Manhunt photos emerge


By JAY LINDSAY

Associated Press

BOSTON — After a week of chaos, the suspect in the deadly Boston Marathon bombings emerged from his hiding spot bloodied and seemingly exhausted — the red dot of a sniper’s rifle lighting his forehead. Photos of Dzhokhar Tsarnaev released by a state police officer give a long-awaited glimpse into the end of an episode that kept the city and its suburbs on edge.

The images, the first of Tsarnaev from that night in April, were released to Boston Magazine on Thursday by a state police photographer angry about a Rolling Stone cover shot of Tsarnaev and hoping to counter what he said was the music magazine’s glamorization of the terror suspect.

The release was unauthorized, and Sgt. Sean Murphy faces an internal investigation and possible suspension.

Murphy’s 14 photos show the 19-year-old Tsarnaev emerging from his hiding spot in a drydocked boat in Watertown, just west of Boston, his right hand up in surrender in one, his head buried in his arms in another. In every picture of Tsarnaev, the red dot of a sniper’s rifle sight is trained on his head.

Tsarnaev has pleaded not guilty to numerous charges related to the April 15 bombing, which killed 3 and injured more than 260 others near the marathon’s finish line.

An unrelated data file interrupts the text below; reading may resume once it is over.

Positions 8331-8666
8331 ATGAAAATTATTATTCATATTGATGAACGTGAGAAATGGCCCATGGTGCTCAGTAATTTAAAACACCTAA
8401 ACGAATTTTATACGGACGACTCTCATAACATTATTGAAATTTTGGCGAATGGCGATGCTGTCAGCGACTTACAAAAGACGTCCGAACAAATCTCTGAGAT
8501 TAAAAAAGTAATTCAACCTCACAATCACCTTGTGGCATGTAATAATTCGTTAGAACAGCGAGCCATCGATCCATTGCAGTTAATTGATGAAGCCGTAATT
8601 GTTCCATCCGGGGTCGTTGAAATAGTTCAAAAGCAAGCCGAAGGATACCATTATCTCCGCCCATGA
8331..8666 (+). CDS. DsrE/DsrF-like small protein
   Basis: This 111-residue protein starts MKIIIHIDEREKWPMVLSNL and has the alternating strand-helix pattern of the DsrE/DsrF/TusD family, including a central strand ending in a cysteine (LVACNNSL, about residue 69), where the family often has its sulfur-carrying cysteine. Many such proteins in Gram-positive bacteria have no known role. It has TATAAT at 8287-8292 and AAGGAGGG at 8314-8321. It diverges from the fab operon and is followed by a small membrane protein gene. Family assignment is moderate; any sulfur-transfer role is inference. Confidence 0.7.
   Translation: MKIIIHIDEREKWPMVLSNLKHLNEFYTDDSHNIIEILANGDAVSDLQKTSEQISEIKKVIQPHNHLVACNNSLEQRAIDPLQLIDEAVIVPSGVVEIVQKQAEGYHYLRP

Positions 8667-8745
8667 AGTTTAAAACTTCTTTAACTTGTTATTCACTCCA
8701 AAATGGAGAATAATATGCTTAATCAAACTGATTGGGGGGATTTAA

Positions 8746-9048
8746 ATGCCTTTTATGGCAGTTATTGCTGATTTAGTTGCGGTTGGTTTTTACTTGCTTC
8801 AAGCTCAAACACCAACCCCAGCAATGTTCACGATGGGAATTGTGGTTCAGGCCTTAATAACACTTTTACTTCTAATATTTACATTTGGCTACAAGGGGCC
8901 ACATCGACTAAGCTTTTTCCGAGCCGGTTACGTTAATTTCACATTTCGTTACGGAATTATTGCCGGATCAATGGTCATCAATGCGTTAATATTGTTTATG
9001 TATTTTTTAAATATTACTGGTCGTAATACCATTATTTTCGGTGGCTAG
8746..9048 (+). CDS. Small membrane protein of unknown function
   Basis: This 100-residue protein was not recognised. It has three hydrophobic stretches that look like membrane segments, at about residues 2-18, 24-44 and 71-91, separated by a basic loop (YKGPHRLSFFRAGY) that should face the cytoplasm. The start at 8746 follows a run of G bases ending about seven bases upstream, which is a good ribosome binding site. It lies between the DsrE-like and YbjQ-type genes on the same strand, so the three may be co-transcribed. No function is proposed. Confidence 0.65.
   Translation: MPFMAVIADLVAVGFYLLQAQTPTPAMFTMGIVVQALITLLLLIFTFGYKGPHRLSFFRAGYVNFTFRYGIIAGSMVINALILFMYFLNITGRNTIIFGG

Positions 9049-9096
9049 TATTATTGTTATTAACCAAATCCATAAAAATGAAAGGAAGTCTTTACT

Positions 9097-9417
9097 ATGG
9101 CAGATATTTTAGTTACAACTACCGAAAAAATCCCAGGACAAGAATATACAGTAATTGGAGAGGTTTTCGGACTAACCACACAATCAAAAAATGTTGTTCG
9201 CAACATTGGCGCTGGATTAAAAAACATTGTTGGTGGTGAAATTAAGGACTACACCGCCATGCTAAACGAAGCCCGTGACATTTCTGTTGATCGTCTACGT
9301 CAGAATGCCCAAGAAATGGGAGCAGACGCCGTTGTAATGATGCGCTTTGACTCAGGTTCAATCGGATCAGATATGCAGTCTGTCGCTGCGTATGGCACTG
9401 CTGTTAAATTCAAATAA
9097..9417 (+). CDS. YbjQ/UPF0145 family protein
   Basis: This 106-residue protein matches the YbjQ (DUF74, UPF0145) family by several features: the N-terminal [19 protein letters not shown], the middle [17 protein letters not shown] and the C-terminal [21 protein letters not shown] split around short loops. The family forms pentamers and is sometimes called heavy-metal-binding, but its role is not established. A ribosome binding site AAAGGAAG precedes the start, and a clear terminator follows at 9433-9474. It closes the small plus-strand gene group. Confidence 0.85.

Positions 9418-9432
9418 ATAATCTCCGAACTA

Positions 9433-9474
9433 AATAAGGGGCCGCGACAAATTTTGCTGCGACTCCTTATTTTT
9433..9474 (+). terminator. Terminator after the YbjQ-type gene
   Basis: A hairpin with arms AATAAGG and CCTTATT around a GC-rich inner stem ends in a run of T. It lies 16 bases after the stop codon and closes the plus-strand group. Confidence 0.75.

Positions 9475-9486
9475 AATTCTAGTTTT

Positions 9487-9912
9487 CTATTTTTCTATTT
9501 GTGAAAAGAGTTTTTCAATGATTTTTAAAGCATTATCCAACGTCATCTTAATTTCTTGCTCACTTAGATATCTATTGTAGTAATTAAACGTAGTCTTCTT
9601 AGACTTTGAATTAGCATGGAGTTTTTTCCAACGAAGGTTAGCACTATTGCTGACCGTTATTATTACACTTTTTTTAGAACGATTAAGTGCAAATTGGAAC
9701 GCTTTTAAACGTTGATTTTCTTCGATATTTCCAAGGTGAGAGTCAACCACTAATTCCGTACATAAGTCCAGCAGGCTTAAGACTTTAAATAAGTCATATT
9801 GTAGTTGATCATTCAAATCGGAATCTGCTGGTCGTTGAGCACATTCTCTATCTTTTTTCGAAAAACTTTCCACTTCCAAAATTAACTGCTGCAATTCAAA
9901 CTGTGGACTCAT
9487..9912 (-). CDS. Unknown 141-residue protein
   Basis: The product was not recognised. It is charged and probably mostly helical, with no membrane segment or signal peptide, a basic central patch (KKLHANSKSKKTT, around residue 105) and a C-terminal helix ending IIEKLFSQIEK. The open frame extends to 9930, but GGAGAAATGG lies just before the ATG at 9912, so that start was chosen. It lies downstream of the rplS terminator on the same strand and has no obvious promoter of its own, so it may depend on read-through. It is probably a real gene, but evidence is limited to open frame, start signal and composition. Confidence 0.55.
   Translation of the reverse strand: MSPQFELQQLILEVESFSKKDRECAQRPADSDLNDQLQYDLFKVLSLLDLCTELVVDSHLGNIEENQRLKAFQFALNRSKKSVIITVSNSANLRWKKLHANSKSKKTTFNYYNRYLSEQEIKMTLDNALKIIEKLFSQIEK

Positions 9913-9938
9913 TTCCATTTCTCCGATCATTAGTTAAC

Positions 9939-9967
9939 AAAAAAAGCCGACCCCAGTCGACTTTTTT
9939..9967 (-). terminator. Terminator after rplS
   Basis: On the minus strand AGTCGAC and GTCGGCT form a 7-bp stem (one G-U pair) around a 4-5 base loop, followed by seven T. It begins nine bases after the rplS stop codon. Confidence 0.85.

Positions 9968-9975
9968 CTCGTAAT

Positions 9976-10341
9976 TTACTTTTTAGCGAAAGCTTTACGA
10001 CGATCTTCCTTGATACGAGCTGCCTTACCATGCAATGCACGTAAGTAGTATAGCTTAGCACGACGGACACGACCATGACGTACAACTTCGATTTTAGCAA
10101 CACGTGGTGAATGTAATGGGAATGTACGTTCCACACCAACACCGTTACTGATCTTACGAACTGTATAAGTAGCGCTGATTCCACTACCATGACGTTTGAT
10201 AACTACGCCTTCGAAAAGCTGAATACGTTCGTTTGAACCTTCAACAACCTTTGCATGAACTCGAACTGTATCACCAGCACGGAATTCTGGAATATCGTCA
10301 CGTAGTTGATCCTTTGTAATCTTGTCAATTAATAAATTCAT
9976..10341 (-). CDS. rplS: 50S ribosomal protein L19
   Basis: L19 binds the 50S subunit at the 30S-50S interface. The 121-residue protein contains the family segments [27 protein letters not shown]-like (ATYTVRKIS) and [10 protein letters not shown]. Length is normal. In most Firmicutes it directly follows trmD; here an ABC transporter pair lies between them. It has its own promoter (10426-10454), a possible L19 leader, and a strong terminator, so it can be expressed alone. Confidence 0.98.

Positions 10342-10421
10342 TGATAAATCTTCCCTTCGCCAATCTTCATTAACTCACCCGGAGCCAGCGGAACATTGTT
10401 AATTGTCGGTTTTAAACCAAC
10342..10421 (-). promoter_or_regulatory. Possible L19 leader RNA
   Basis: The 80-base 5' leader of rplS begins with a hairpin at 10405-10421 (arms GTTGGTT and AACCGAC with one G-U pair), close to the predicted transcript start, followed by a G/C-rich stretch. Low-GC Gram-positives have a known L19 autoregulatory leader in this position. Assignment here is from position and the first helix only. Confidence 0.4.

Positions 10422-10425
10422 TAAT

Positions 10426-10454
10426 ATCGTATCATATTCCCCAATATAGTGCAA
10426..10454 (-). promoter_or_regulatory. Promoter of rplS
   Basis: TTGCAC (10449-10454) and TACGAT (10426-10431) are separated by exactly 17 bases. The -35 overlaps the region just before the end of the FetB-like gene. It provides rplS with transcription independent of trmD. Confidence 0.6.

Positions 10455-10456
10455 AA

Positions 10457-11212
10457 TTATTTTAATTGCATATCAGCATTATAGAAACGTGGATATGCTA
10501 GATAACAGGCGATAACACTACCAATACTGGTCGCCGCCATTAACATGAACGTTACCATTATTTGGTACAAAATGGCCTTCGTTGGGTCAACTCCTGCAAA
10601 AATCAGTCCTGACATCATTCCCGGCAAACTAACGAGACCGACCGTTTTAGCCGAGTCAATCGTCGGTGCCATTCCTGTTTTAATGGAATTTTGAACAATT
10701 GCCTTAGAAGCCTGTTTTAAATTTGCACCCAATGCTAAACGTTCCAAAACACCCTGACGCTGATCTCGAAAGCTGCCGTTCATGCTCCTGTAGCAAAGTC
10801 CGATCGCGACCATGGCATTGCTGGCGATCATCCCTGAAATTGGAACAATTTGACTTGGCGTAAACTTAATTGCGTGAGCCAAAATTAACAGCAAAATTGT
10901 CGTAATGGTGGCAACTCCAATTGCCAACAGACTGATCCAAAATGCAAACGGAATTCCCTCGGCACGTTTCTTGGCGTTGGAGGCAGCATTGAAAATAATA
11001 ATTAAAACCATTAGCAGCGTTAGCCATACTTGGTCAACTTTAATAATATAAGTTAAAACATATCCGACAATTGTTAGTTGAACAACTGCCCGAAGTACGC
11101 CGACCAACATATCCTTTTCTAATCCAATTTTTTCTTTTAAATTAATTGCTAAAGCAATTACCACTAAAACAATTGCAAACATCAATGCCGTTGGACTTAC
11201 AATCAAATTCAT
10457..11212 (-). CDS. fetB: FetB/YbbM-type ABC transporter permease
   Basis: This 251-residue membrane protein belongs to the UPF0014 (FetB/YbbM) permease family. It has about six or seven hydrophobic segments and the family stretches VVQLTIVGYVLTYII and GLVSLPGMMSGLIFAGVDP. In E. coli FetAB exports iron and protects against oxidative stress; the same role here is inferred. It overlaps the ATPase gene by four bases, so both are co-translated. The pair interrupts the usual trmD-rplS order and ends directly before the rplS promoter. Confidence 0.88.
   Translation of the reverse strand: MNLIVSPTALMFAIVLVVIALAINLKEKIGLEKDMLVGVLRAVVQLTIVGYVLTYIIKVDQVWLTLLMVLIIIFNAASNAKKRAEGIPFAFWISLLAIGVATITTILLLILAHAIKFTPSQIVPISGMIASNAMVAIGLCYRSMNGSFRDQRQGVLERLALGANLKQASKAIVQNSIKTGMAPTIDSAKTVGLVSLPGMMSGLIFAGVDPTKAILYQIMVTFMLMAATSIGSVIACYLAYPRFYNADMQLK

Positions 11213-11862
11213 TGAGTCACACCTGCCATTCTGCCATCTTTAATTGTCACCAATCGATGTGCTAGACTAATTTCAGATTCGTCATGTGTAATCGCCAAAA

He was captured April 19 after escaping during a shootout with police in Watertown the night before, running over his older brother and fellow suspect, Tamerlan Tsarnaev, in the process. Tamerlan Tsarnaev died following the shootout.

The Rolling Stone cover story on Tsarnaev was released online this week, a few days after his public court appearance. Critics blasted the magazine, saying the cover shot of Tsarnaev was reminiscent of the magazine’s flattering portrayals or rock legends such as Jim Morrison. Rolling Stone says the story was part of its commitment to “serious and thoughtful coverage” of important political and cultural issues.

Murphy, in his statement to Boston Magazine, said his photos show “the face of evil” and “the real Boston bomber, not someone fluffed and buffed for the cover of Rolling Stone magazine.”

Defense attorney Peter Elikann, who’s not involved in the case, said that Tsarnaev’s attorney could try to use Murphy’s statement to try to show the investigation was biased against her client.

“If he expressed that he released those because of anger or because of hatred, that’s never good to do in a criminal investigation,” Elikann said.

 

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